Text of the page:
Global market to rebound from coronavirus impact in the long-term
Global wind power capacity additions are expected to sit at an annual average of 77GW from 2020 to 2029, according to Wood Mackenzie. This represents a growth of 112% in global installed capacity from the end of 2019 to the end of 2029.
As noted in Wood Mackenzie’s report, ‘Global Wind Power Market Outlook Update: Q1 2020’, 62GW of wind capacity was added globally in 2019, which is a 23% increase from 2018 and the second-highest annual total after 2015 (63GW).
“A policy-induced build frenzy in China and the US largely drove an 11.5GW uptick in 2019 global net capacity additions when compared with 2018. Significant contributions also came from Argentina (+676MW YoY), Mexico (+883MW YoY), Sweden (+720MW YoY) and Spain (+1.9GW YoY),” said Luke Lewandowski, Wood Mackenzie Research Director.
While the story for 2019 was a positive one, 2020 will not be so lucky. The coronavirus is likely to impact the 150GW bulge in global wind capacity additions expected from 2020 to 2021, says Wood Mackenzie.
Lewandowski added: “Impact from the coronavirus is expected to exacerbate an already pressure-filled 27.5GW two-year build cycle in the US.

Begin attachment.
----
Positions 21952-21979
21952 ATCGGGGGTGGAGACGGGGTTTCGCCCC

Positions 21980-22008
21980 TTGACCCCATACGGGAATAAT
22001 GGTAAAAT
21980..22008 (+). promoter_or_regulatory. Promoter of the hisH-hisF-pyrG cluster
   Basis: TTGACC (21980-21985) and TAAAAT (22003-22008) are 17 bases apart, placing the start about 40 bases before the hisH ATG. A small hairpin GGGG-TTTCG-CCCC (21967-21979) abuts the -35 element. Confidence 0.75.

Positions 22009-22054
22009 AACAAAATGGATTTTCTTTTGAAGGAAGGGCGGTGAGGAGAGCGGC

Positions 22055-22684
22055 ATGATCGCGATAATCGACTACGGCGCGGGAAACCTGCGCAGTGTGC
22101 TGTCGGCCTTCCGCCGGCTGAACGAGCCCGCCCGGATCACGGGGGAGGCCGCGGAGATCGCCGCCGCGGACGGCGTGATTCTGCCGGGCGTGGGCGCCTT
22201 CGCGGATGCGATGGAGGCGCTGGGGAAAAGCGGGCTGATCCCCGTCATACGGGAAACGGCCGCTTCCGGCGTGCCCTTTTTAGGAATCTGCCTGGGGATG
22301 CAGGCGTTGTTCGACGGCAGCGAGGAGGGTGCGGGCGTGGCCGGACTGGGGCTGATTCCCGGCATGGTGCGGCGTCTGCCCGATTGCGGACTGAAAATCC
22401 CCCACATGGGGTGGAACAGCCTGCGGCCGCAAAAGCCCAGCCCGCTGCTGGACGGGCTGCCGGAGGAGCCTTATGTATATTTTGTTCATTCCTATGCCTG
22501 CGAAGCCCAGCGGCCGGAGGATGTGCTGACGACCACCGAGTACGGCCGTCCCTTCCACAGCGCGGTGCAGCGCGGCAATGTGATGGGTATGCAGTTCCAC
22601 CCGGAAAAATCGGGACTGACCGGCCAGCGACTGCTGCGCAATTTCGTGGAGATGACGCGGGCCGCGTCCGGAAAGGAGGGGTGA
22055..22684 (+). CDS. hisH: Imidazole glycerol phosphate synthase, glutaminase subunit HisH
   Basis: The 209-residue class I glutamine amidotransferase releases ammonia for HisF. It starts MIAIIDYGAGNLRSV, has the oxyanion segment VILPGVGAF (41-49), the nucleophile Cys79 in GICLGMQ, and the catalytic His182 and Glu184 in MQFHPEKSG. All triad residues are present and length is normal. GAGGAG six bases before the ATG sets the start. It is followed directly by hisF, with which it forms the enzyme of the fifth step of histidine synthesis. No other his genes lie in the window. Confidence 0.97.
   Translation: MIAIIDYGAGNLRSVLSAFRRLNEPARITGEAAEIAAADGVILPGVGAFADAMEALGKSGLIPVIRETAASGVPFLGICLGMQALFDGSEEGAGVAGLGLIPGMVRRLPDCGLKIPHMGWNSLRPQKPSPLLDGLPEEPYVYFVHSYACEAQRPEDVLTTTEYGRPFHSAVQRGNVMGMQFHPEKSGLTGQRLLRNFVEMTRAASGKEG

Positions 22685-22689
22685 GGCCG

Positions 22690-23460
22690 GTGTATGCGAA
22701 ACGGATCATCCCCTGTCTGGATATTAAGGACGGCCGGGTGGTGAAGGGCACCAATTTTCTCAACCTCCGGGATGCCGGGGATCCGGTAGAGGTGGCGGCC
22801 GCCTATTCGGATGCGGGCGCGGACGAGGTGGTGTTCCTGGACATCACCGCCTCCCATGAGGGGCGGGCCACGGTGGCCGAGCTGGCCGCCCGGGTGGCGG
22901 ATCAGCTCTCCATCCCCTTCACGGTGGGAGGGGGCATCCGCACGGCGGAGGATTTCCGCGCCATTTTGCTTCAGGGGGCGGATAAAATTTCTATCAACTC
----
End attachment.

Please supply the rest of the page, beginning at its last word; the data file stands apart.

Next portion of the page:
“As the production tax credit (PTC) fades, US offshore annual capacity additions will depend increasingly on state leadership. We expect this to yield 23.3GW over the 10-year outlook period.
“Annual additions in Latin America will average more than 4GW. Development of the free market in Brazil, the execution of inaugural auction awards in Colombia, the opportunity presented by coal retirements in Chile and an increasing demand from the C&I segment in Mexico will all contribute to a CAGR of 9% in the region from 2020 to 2029.”
Compliance with the EU’s energy and climate targets for 2030 will drive the addition of 225GW within Europe across the outlook period, according to Wood Mackenzie.
“Land constraints in mature countries will push a quarter of Europe’s growth offshore, where the sector will comprise 32% of additions in Western Europe and 43% of additions in Northern Europe from 2020 to 2029,” said Lewandowski.
Steady annual growth in the Middle East and Africa will result in an astonishing 10-year CAGR of 23%. Nearly 60% of the 48GW forecast for the sub-region is concentrated in Egypt, Saudi Arabia and South Africa
Supply chain constraints and delays caused by the coronavirus will curtail near-term growth potential in China, yet developers will still manage to connect 26GW of wind power to the grid in 2020.
Across the 10-year outlook, Wood Mackenzie expects 250GW of wind power capacity to be brought online in China. Growth in the offshore sector and wind repowering opportunities will bolster onshore development.
The rest of Asia will add 107GW between 2020 and 2029. “Additions in India will account for 51% of new capacity, as the country works to comply with aggressive targets.
“Offshore demand in the rest of the sub-region will add 18GW – or approximately 35% of new capacity – over the outlook period,” added Lewandowski.